Will Taiwan Be Next to Start a Stealth Fighter Program? Fifth Gen. Successor to F-CK Ching Kuo Under Consideration

The Republic of China Air Force, the official name of the air arm of Taiwan’s armed forces, has faced an increasingly unfavourable balance of power in the Taiwan Strait since the late 1990s due to the rapid modernisation of the capabilities of the Chinese mainland’s People’s Liberation Army Air Force. With the two rival Chinese governments based in Taipei and Beijing remaining officially in a state of war, the former has faced significant difficulties procuring modern combat aircraft for decades due to its lack of international recognition and effective status as a non state actor, which has made sales of high end military hardware to the island territory highly controversial. A history of defections to the mainland in American-supplied aircraft, and strong pro-mainland sympathies in Taiwan, have both created a significant risk that aircraft sold to Taipei could see their technologies compromised. As a result Taipei’s efforts for close to two decades to gain permission to purchase American F-35 fifth generation fighters, which are the only NATO-compatible post-fourth generation fighters in production worldwide, have consistently fallen short. The Chinese mainland by contrast has introduced cutting edge fifth generation fighters of its own from 2017 when the first J-20 stealth fighters entered service, with their numbers and capabilities having both grown very rapidly since. Much like in the late Cold War years, when Taiwan failed to gain permission to purchase the F-35’s predecessor the F-16, an inability to acquire fighter technologically even close to on par with that used on the mainland from abroad has fuelled calls in Taipei to develop a fifth generation combat aircraft domestically. 

Taiwan developed its first indigenous fighter aircraft under the F-CK Ching Kuo program in the 1980s, which provided a lightweight aircraft broadly equivalent to the American F-16 albeit with higher operational costs and an inferior flight performance. A larger successor to the Ching Kuo is currently in production for the Republic of China Air Force under the Brave Eagle program, and has demonstrated the considerable strides which Taiwan’s defence sector has made over the past three decades in areas such as composite materials, electronics and radar technologies. Financing for development of a clean sheet new fifth generation fighter design has been increasingly widely called for by defence industry sources, with president of the Aerospace Industrial Development Corporation (AIDC) Ma Wan-jun stressing that such a program was vital to sustaining the defence sector including and would bring considerable economic benefits. Taiwan remains by far the smallest economy to have developed an indigenous fourth generation fighter, with other medium sized states such as Britain and Germany having done so collaboratively while others such as France rely very heavily on components and technologies from the United States for their programs.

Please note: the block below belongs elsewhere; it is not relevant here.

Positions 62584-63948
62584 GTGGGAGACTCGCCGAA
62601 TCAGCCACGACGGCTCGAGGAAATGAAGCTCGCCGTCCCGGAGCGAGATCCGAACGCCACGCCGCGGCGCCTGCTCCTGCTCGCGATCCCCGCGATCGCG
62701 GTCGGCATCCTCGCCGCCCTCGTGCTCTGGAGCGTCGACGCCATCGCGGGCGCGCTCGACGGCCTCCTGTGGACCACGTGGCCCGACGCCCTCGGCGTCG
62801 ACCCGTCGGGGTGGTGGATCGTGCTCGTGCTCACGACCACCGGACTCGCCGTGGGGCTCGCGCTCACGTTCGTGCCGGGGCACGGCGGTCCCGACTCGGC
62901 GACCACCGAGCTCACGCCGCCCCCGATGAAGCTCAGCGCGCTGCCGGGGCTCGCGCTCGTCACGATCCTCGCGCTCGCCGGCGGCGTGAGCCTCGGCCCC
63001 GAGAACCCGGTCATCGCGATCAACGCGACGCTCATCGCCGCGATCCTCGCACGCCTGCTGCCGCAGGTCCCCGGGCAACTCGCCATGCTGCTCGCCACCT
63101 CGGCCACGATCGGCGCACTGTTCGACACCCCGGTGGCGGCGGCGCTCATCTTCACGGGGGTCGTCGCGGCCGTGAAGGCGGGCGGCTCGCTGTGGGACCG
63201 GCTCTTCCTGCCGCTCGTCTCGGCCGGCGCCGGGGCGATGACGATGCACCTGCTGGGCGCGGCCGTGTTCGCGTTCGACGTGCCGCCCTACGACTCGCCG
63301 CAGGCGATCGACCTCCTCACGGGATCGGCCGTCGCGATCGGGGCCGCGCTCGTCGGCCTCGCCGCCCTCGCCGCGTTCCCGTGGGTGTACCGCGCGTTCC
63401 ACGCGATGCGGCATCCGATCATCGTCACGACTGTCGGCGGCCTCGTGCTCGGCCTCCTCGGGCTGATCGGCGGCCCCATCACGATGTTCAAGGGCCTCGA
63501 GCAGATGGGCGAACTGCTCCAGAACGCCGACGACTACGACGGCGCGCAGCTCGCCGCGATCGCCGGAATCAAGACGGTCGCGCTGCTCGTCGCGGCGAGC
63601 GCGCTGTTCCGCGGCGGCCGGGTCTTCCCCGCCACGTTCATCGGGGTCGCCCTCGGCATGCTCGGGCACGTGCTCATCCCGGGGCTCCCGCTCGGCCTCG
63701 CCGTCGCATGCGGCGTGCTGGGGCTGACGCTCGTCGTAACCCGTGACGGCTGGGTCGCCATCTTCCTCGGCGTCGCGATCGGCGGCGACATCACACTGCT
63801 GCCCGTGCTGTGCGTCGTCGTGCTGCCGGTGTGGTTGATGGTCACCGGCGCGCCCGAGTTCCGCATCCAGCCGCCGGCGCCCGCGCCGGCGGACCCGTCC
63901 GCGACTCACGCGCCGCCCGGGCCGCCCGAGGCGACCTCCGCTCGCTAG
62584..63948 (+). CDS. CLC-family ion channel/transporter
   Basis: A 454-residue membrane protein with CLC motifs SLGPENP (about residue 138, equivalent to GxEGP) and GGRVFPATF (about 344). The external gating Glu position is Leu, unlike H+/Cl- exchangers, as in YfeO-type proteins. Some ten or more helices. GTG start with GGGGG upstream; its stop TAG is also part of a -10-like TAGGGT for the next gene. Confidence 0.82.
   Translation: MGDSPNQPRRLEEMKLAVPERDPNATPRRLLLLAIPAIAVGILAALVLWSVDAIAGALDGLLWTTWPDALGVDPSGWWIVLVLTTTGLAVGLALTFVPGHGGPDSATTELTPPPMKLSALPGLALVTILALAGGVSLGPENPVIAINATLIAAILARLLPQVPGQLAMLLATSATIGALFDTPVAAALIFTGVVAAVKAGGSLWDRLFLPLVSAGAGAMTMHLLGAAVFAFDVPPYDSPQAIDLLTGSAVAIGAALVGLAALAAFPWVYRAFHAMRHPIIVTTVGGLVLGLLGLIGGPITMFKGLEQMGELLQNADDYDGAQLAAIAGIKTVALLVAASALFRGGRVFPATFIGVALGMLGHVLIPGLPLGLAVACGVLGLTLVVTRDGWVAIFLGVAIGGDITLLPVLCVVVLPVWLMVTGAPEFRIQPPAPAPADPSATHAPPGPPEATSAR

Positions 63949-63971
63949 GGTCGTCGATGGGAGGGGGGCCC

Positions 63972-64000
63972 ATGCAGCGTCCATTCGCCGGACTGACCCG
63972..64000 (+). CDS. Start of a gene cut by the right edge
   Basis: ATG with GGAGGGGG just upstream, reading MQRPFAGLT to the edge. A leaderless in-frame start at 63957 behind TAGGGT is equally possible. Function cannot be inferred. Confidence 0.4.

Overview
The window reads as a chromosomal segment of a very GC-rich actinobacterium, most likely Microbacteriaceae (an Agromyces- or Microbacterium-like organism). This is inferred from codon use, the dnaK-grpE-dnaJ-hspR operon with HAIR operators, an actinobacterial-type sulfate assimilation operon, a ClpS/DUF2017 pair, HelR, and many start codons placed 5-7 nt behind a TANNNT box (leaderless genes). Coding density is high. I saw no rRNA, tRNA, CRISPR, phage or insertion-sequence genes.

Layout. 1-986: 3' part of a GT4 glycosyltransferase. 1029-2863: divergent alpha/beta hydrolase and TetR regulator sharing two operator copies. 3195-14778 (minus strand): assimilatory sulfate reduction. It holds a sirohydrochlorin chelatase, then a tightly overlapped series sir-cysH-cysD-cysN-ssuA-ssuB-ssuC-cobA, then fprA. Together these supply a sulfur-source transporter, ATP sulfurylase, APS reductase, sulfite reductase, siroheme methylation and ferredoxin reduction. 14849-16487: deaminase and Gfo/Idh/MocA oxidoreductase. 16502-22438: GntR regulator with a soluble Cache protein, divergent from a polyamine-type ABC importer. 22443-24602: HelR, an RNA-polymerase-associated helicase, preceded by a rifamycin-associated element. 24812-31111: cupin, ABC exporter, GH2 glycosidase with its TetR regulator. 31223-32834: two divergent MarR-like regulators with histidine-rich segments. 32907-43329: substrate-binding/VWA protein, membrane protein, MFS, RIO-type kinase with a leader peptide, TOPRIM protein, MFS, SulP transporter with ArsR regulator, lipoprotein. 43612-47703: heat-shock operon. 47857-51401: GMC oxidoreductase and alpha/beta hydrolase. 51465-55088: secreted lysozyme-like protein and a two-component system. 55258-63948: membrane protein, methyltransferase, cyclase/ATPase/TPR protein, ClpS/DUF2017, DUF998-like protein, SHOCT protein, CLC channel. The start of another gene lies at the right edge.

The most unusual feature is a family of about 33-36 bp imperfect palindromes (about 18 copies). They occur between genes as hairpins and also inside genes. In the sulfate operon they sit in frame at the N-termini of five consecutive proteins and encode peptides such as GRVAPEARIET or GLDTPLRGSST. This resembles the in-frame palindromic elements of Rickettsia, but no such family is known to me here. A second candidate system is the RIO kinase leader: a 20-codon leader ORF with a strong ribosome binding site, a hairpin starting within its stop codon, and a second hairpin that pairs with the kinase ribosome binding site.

More controversially, Republic of China Air Force Deputy Commander Chang Yen-ting stated that while developing the Ching Kuo led the United States to eventually approve sales of F-16s, developing a fifth generation successor to the Ching Kuo could lead Washington to eventually approve sales of F-35s. With Taiwan already having ordered a full squadron of 66 F-16s, as well as 66 Brave Eagles, it remains in serious question whether the fleet would have room to accommodate both an indigenous fifth generation fighter and the F-35 or whether this would be affordable. Taiwan’s defence budget has been raised repeatedly in recent years, and is projected at $18.8 billion in 2024. An indigenous fifth generation fighter would need to be developed at a very small fraction of the cost of its foreign counterparts, wit the F-35 having cost over $160 billion to develop before it entered service – although this was an extreme case caused by very significant inefficiencies. With the Chinese mainland expected to begin fielding sixth generation fighter planes from around 2030, potentially ahead of the United States with which it is currently in a neck to neck race, the Taiwan based Republic of China Air Force faces a serious risk of being left two generations behind technologically unless progress on either an indigenous program or on F-35 acquisitions is made. The aforementioned risks inherent to Taiwanese operations of American aircraft, however, means even if F-35 sales are eventually approved, the aircraft will likely be heavily downgraded to minimise the benefits the mainland could gain from potential access to its technologies.